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Herne Bay was founded in the early nineteen hundreds and was a popular holiday destination for Londoners. It was during this period that a wealthy London lady gave the town its distinctive 80ft Clock Tower. The first pier was erected in 1832, followed by steamboats in 1834. In World War II the bouncing bomb, was tested off the shore near here. One of the prototype bombs may be seen in the Herne Bay Museum today.
Herne Bay's seafront is home to the world's first freestanding purpose-built clock tower, built in 1837; until 1978, the town had the second-longest pier in the United Kingdom.

Whether you are looking for relaxation and the chance to unwind or for something more active including great hand's on fun for the younger family members then Kent is the place for you. With many award winning attractions featured together with the best known places to visit and many smaller less well known attractions.
Choose from enchanting gardens, historic houses, mysterious castles, cathedrals and country churches, fascinating museums, animal parks, steam trains, amazing maritime heritage and much more.
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Shopping in Herne bay
There are hundreds of independent retailers situated in the Kent, offering an array of worldwide brands to locally sourced products. Each and every one of them offer a customer service that just can’t be found on the high street.
Check the Herne Bay Directory
Herne Bay Museum
This coastal museum features the history of the Victorian seaside resort of Herne Bay and its surrounding area including finds from nearby Reculver Roman fort, mammoth tusks from local beaches and a Barnes Wallis Bouncing Bomb prototype from World War 2.
Themes include seaside holidays and attractions, the town's piers and the development of the resort. The art gallery has a regularly changing temporary exhibitions programme featuring both touring exhibitions and local artists.
Herne Bay Poster
Dining in Herne Bay
Whether you want to relax over a cappuccino, enjoy a light lunch, have a fun family meal or indulge in a taste sensation, Kent caters for every occasion.
customer service that just can’t be found on the high street.
Check the Herne Bay Directory
Herne Bay
Herne Bay is a seaside town in Kent, South East England, on the south coast of the Thames Estuary. It is 7 miles (11 km) north of Canterbury and 1 mile (2 km) east of Whitstable. It neighbours the ancient villages of Herne and Reculver and is part of the City of Canterbury local government district.

The town began as a small shipping community, receiving goods and passengers from London en route to Canterbury and Dover. The town rose to prominence as a seaside resort during the early 19th century after the building of a pleasure pier and promenade by a group of London investors, and reached its heyday in the late Victorian era. Its popularity as a holiday destination has declined over the past decades, due to the increase in foreign travel and regular flooding that has prevented the town's redevelopment.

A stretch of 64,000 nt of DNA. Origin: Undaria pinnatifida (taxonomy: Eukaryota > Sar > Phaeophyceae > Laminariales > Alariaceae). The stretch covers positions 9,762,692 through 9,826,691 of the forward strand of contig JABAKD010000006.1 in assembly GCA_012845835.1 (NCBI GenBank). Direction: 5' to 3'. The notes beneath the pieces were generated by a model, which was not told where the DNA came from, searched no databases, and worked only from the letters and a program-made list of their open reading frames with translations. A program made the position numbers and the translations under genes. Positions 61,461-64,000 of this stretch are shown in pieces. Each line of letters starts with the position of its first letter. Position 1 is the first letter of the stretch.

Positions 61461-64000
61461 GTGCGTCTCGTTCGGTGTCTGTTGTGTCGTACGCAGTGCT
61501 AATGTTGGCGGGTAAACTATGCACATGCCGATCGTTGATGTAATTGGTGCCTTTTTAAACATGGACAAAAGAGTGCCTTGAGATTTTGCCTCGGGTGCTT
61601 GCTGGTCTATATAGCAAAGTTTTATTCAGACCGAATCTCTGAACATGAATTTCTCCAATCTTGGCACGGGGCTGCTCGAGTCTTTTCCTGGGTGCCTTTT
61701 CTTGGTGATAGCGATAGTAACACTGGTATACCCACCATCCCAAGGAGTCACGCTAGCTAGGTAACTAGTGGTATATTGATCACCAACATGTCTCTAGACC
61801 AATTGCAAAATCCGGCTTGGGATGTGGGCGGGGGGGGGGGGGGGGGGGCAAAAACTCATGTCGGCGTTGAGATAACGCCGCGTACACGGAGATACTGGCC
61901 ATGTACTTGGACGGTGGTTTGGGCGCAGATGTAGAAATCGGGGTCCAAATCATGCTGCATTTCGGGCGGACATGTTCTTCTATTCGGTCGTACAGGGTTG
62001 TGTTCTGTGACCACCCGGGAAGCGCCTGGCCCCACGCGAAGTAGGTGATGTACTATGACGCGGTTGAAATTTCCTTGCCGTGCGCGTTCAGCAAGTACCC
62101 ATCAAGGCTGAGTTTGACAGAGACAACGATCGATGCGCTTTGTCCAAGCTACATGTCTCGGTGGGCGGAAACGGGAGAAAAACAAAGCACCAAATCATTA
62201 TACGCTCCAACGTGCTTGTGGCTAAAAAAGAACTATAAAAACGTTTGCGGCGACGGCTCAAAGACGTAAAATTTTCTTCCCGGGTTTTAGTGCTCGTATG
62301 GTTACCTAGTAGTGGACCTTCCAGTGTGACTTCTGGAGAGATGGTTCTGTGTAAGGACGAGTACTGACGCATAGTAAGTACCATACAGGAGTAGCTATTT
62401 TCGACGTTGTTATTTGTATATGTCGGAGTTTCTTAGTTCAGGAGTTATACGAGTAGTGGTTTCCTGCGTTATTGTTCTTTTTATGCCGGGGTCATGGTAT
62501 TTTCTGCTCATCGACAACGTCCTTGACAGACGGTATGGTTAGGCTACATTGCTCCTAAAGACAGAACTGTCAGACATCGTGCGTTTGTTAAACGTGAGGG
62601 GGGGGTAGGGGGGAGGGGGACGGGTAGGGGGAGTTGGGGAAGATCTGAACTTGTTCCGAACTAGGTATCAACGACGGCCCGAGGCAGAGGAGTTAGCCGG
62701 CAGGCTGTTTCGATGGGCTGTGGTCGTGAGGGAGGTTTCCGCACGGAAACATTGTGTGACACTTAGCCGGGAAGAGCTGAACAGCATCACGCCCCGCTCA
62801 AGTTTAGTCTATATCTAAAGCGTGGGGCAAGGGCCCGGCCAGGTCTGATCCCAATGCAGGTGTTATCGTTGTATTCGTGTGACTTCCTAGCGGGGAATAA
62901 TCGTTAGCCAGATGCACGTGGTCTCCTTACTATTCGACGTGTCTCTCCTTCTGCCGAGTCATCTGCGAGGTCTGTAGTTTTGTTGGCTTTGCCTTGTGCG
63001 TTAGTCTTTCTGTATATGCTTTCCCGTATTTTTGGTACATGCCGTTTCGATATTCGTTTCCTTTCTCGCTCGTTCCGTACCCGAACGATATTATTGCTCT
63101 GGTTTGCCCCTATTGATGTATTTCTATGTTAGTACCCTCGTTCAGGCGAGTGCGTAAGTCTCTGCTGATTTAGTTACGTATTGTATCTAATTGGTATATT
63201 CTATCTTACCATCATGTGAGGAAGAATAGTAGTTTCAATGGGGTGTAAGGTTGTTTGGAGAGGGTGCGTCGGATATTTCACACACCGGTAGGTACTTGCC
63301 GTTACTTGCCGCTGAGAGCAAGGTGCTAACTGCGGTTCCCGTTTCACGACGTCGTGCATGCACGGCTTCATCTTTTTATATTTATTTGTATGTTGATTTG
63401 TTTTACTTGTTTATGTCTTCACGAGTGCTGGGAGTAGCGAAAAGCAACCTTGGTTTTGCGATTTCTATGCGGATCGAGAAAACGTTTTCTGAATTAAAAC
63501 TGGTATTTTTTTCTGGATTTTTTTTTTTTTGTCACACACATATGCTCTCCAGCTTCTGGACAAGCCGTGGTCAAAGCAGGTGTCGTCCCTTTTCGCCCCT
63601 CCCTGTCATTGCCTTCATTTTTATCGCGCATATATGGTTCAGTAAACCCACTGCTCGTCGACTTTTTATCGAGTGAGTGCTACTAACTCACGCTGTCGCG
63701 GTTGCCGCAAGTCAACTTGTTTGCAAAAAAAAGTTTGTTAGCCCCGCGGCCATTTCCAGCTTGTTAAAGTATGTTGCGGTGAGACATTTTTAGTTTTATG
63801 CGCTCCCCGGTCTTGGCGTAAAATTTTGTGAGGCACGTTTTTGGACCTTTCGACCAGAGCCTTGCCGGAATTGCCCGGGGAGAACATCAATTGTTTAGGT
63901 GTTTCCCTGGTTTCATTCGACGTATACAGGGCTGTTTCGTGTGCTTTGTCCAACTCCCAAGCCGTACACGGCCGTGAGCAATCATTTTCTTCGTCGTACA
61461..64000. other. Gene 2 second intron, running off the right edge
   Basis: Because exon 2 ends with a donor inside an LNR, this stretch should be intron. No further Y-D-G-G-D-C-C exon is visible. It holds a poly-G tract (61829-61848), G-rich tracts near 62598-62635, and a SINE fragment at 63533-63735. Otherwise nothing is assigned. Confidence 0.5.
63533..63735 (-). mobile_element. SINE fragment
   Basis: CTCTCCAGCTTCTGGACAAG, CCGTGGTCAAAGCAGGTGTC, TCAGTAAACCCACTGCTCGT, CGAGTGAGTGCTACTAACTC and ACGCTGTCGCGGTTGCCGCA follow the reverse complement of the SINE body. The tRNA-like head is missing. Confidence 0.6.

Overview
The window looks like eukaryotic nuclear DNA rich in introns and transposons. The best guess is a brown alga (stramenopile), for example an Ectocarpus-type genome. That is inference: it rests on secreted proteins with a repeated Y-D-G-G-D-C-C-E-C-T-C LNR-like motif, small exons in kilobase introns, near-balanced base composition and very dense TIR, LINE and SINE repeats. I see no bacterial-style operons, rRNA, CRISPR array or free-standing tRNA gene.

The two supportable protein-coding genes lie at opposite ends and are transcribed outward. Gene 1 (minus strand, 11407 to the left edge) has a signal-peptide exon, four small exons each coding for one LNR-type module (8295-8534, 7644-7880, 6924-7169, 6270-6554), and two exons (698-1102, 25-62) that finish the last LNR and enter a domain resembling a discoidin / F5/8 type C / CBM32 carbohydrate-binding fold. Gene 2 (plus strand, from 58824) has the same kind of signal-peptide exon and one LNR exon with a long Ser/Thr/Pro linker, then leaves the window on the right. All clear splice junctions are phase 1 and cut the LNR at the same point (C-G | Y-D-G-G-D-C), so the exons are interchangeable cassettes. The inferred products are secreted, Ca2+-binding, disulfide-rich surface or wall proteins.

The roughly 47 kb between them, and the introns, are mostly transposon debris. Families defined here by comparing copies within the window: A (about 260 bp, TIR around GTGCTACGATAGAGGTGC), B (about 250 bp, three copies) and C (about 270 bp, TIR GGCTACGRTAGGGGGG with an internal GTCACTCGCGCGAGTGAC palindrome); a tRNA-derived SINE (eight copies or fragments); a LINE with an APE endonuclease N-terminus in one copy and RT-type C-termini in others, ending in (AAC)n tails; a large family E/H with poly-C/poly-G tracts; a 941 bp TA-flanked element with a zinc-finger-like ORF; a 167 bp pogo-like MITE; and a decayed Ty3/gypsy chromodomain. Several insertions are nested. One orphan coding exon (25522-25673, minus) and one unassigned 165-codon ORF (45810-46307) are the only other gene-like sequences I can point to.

The town of Herne Bay derived its name from the neighbouring village of Herne, two kilometres inland from the bay. The word herne, meaning a place on a corner of land, evolved from the Old English hyrne, meaning corner. The village was first recorded in around 1100 as Hyrnan. The corner may relate to the sharp turn in the Roman Road between Canterbury and Reculver at Herne.

One of the oldest buildings in Herne Bay is the late 18th-century inn, The Ship, which served as the focal point for the small shipping and farming community which first inhabited the town. During this time, passenger and cargo boats regularly ran between Herne Bay and London, and boats carrying coal ran from Newcastle. From Herne there was easy access by road to the city of Canterbury, or to Dover, where further passage by boat could then be obtained across the English Channel to France.

The 1801 census recorded Herne Bay, including Herne, as having a population of 1,232. During the early 19th century, a smugglers' gang operated from the town. The gang were regularly involved in a series of fights with the preventive services until finally being overpowered in the 1820s. In the 1830s, a group of London investors, who recognised Herne Bay's potential as a seaside resort, built a wooden pier and a promenade on the town's seafront. This and the subsequent building of a railway station led to the rapid expansion of the town; between 1831 and 1841 the town's population grew from 1,876 to 3,041. The London businessmen intended to rename the town St Augustine's, but the name was unpopular with residents and the "Herne Bay" remained. In 1833, an Act of Parliament established Herne Bay and Herne as separate towns. Local landowner Sir Henry Oxenden donated a piece of ground for the site of the town's first church, Christ Church, which was opened in 1834. In 1837, Mrs Ann Thwaytes, a wealthy lady from London, donated around £4,000 to build a 75 feet (23 m) clock tower on the town's seafront. It is believed to be the first freestanding purpose built clock tower in the world.